More and more young children and teenagers are learning to deal with changes in a parent or grandparent as an estimated half a million North Americans are diagnosed with early onset dementia. This month, Elder Voice focuses on talking to children about dementia.
Before having a conversation with your children, learn as much as you can about dementia. There will be lots of questions. When you don’t know, you can say that, and add “let’s try and find out.” Be prepared for ongoing discussions and questions down the road.
There is no formula for who should take the lead in conversations with children. It might be the person with the dementia if it is at a stage where they can acknowledge and talk about it. It might be both parents, or it might be with a doctor.
First, be honest. Children will have noticed changes in their loved one. They will make up reasons if they do not have the correct information. For younger children, explanations can be simple: “Daddy/Grandma’s brain is not working right/is broken.” Or, “It is like the on/off button is not working.” Or, “Sometimes when people get older they get a disease in their brain. It can make them forget things or get mixed up. Sometimes they cannot do some things anymore.Children do not get this disease.”
Older children can be told more directly, “We have all seen changes in Mummy.The doctor says she has Alzheimers….Do you know what that means?… It is a disease of the brain that affects her memory and make it more and more difficult for her to do the things we do in everyday life.”
Guide yourself by their questions to gage how much information to give. Younger children, for instance do not need to know at first that the dementia will get worse, but they do need to know it will continue.
Older ones need to be told that more changes will come. They may ask if it will cause death. You can be honest and say there is very little treatment, so most likely, but no one knows when and it could be a long time. You can also talk about how the family will cope with changes that will occur. Let them know they can participate in problem solving. Emphasize you will you will all get through this together.
A first reaction to hearing that a loved one has a serious illness may be shock and fear. The shock is that what they have been seeing is a non reversible disease.Younger children’s fear may be that they or the other parent will also get the disease and about security and stability–“who is going to take care of me?”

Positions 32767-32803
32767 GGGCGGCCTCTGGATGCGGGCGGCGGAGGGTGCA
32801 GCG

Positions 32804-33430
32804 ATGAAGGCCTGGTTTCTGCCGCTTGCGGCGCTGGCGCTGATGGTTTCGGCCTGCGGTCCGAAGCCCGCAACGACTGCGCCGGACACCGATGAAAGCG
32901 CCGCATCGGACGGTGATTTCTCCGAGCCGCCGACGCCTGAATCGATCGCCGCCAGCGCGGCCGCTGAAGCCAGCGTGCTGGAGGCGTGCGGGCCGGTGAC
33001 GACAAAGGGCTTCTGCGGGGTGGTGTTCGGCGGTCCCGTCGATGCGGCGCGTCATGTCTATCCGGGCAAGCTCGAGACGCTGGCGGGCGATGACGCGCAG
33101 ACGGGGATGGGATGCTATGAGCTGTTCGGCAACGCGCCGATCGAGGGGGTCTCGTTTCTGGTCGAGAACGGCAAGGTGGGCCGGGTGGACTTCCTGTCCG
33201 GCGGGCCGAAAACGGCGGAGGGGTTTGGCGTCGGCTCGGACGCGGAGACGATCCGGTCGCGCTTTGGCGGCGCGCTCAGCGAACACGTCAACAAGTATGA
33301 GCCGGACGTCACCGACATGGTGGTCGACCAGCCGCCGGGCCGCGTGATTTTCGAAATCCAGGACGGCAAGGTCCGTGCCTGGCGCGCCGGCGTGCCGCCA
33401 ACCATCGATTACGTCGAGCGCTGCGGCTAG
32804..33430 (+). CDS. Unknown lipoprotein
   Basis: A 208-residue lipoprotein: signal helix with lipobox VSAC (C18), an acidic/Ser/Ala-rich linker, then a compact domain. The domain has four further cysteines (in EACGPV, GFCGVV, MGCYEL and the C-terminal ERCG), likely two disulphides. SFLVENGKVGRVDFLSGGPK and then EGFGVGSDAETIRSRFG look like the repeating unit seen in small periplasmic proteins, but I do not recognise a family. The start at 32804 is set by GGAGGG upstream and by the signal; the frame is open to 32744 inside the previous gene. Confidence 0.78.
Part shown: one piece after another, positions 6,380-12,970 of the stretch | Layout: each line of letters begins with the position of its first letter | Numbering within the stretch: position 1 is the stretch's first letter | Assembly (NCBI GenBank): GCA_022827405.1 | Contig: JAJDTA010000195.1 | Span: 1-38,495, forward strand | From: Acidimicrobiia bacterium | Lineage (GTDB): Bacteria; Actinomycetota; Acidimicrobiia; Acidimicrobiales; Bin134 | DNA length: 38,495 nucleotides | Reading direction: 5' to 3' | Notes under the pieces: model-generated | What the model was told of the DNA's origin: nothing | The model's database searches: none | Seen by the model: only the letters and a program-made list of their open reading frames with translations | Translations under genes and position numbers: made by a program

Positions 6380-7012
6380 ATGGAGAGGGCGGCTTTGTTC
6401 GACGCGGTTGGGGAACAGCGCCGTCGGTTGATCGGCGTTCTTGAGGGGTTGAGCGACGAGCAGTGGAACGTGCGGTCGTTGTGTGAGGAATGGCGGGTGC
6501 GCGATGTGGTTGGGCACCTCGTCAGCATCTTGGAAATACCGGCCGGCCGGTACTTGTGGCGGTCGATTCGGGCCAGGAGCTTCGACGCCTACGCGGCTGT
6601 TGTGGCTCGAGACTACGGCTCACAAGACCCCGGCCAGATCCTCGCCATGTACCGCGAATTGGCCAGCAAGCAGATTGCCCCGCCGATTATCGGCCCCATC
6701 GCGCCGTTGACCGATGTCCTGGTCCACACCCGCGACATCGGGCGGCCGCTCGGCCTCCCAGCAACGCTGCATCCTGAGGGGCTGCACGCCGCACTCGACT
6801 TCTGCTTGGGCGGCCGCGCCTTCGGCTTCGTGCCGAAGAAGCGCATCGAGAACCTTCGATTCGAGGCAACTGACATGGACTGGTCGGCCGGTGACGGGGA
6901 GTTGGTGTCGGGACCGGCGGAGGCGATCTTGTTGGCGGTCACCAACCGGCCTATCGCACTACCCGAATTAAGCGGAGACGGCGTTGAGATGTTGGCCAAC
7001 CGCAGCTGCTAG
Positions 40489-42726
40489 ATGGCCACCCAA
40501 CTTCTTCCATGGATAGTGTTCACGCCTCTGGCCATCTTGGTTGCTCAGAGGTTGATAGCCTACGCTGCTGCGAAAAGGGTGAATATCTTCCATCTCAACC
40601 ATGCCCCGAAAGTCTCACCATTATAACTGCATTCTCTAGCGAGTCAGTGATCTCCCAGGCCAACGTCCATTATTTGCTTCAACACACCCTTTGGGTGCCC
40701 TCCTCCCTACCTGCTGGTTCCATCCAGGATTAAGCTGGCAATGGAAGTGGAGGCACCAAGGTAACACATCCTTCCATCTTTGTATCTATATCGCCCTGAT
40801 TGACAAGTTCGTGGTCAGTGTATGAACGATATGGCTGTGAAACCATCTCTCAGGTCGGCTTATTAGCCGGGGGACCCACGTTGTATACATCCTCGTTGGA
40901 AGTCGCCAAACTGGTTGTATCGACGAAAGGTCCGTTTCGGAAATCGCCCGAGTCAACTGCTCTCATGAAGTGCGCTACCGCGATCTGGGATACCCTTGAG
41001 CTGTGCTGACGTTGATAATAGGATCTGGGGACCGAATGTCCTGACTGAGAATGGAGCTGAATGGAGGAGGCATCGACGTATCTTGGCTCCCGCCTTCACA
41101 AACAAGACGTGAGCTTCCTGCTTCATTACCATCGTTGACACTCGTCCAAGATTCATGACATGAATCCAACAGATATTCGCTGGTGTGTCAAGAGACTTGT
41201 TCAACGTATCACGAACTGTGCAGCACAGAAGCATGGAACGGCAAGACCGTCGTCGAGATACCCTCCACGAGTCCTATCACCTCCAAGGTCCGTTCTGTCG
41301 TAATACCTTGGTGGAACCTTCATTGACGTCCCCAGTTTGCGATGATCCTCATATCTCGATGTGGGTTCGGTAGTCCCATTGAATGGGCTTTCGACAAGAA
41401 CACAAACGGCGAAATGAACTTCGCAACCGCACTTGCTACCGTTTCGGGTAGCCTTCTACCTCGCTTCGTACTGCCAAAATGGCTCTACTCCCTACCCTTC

Anger, resentment, and frustration may follow the shock and fear.It does not seem fair to them that they have to deal with this and be robbed of someone who should be with them for a very long time. They may have trouble coping with the limitations that dementia causes their loved one, such as not being able to help with homework or drive them places. They may resent having to care for a parent who was supposed to care for them or for not having the same finances they did.They may feel embarrassed by what their parent does or says and not want their friends to come to the house. They also may just not know what to do or say when their loved one does something “strange.” You can model how to handle situations and behaviour that is out of character.Tell them you all have to learn what to do.
The sadness that follows the anger may be exhibited as anxiety, denial, or withdrawal. Children may act as though nothing has changed. Teenagers may stay away from the house or act out or not go to school.
Start conversations if your children do not. Normalize feelings by letting them know you feel angry, frustrated, sad, helpless or cheated sometimes too. But let them know that you all have to keep living your lives, and they still must do certain things, such as go to school. This provides the structure and reassurance they need.
Some children try to “rescue” their parent from grief or burden by taking on more and more of the duties of house and home, to the detriment of their own life or schooling. Be clear about the help you need and the changes you all have to make, but at the same time be clear that you are still the adult and it is your job to take care of them.
It is important to focus on and tell children that Dad still recognizes love and attention, even when he does not remember names.Also,that there are still things they can do with him individually and as a family. Younger children can still paint, sing, build things with or for their relative, for instance. Dad can still come to watch a school play or hockey match.
Nursing homes can be upsetting to children at first. Warn them about what they will see. Consider keeping first visits short and in a calm and friendlier area of the home such as a garden or patio in nice weather. Get to know some of the residents first so that you can introduce them to your children by name.
What is important in helping your children deal with dementia is continuing to be open with information and to answering questions. Organizations such as the Alzheimer’s Society have information and support groups that are invaluable for helping you help them.If it seems appropriate, you or your children may benefit from seeing a counsellor, no matter what their age and either individually or as a family. Diamond Geriatrics offers professional counselling for all members of the family to help you through the dementia journey.
Things We Like: AFA Teens
AFA Teens is an online community, aimed at teens with family members affected by the disease and those purely interested in the cause. It provides support from experts and the opportunity to share experiences and connect with each other through a bulletin board and blog.
And also: click here to see resources for children and teens from the Alzheimers Association.